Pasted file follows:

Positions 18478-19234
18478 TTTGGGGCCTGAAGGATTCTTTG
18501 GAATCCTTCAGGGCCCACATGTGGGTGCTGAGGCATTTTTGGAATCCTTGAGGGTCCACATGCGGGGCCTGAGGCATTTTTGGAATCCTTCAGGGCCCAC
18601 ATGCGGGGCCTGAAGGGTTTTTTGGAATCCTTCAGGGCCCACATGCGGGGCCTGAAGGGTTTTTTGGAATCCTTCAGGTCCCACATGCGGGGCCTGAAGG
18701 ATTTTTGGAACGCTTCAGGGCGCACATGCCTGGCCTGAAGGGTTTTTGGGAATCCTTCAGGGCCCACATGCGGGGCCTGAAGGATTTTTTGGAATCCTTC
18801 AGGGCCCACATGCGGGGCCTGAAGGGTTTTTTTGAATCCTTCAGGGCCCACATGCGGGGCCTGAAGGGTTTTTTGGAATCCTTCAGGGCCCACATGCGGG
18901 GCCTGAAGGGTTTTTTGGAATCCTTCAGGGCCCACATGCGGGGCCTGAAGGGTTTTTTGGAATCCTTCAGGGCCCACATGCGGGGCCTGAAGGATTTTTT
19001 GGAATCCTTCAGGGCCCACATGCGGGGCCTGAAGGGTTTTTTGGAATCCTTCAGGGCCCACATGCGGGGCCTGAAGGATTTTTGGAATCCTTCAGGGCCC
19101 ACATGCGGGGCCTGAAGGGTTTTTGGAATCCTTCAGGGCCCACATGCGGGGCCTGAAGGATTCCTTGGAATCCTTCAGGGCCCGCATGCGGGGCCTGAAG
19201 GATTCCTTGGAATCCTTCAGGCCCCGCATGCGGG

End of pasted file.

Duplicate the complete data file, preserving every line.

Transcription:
Positions 18478-19234
18478 TTTGGGGCCTGAAGGATTCTTTG
18501 GAATCCTTCAGGGCCCACATGTGGGTGCTGAGGCATTTTTGGAATCCTTGAGGGTCCACATGCGGGGCCTGAGGCATTTTTGGAATCCTTCAGGGCCCAC
18601 ATGCGGGGCCTGAAGGGTTTTTTGGAATCCTTCAGGGCCCACATGCGGGGCCTGAAGGGTTTTTTGGAATCCTTCAGGTCCCACATGCGGGGCCTGAAGG
18701 ATTTTTGGAACGCTTCAGGGCGCACATGCCTGGCCTGAAGGGTTTTTGGGAATCCTTCAGGGCCCACATGCGGGGCCTGAAGGATTTTTTGGAATCCTTC
18801 AGGGCCCACATGCGGGGCCTGAAGGGTTTTTTTGAATCCTTCAGGGCCCACATGCGGGGCCTGAAGGGTTTTTTGGAATCCTTCAGGGCCCACATGCGGG
18901 GCCTGAAGGGTTTTTTGGAATCCTTCAGGGCCCACATGCGGGGCCTGAAGGGTTTTTTGGAATCCTTCAGGGCCCACATGCGGGGCCTGAAGGATTTTTT
19001 GGAATCCTTCAGGGCCCACATGCGGGGCCTGAAGGGTTTTTTGGAATCCTTCAGGGCCCACATGCGGGGCCTGAAGGATTTTTGGAATCCTTCAGGGCCC
19101 ACATGCGGGGCCTGAAGGGTTTTTGGAATCCTTCAGGGCCCACATGCGGGGCCTGAAGGATTCCTTGGAATCCTTCAGGGCCCGCATGCGGGGCCTGAAG
19201 GATTCCTTGGAATCCTTCAGGCCCCGCATGCGGG